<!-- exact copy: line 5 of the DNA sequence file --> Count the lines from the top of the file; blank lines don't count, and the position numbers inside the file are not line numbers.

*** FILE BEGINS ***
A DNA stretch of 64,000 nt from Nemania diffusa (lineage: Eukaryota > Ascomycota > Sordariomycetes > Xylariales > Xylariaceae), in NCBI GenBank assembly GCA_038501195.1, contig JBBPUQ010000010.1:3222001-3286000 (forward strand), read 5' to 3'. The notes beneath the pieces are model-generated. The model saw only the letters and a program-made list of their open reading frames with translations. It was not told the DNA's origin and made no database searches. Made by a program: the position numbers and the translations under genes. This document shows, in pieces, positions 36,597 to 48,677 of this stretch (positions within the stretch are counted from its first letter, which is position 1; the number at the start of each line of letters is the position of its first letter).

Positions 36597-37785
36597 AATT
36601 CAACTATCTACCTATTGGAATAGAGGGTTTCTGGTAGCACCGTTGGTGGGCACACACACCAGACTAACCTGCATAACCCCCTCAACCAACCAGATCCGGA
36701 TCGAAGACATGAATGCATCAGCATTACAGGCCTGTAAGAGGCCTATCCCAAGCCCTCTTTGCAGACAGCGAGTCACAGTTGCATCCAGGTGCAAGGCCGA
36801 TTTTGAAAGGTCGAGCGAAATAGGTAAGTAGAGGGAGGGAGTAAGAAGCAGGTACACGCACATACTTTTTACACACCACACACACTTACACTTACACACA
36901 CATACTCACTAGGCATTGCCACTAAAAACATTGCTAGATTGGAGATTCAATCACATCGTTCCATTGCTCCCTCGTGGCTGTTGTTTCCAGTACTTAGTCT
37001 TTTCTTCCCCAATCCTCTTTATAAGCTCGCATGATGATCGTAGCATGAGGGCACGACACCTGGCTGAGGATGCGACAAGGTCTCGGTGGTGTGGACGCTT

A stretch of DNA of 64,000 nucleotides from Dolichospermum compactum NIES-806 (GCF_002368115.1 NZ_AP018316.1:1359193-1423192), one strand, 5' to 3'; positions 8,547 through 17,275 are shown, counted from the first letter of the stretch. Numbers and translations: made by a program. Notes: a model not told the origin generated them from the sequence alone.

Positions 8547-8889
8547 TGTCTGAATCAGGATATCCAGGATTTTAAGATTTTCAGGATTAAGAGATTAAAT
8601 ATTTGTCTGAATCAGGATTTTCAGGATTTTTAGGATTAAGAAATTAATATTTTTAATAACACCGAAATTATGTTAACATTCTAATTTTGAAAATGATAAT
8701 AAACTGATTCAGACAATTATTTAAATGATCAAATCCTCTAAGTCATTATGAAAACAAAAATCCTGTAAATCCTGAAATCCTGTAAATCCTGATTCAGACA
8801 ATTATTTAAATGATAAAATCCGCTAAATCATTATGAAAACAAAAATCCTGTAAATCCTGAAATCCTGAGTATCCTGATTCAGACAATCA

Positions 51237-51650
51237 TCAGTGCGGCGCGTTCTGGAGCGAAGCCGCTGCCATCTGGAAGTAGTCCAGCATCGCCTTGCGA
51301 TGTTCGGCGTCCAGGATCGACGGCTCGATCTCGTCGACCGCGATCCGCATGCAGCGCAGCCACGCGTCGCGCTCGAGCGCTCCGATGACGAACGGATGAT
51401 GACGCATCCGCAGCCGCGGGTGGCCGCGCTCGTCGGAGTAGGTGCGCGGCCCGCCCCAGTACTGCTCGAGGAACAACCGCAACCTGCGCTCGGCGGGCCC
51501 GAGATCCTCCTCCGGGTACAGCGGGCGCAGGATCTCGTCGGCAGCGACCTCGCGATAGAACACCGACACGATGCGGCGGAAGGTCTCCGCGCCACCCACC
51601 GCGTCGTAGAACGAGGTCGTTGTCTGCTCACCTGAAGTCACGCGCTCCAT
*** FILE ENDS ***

36701 TCGAAGACATGAATGCATCAGCATTACAGGCCTGTAAGAGGCCTATCCCAAGCCCTCTTTGCAGACAGCGAGTCACAGTTGCATCCAGGTGCAAGGCCGA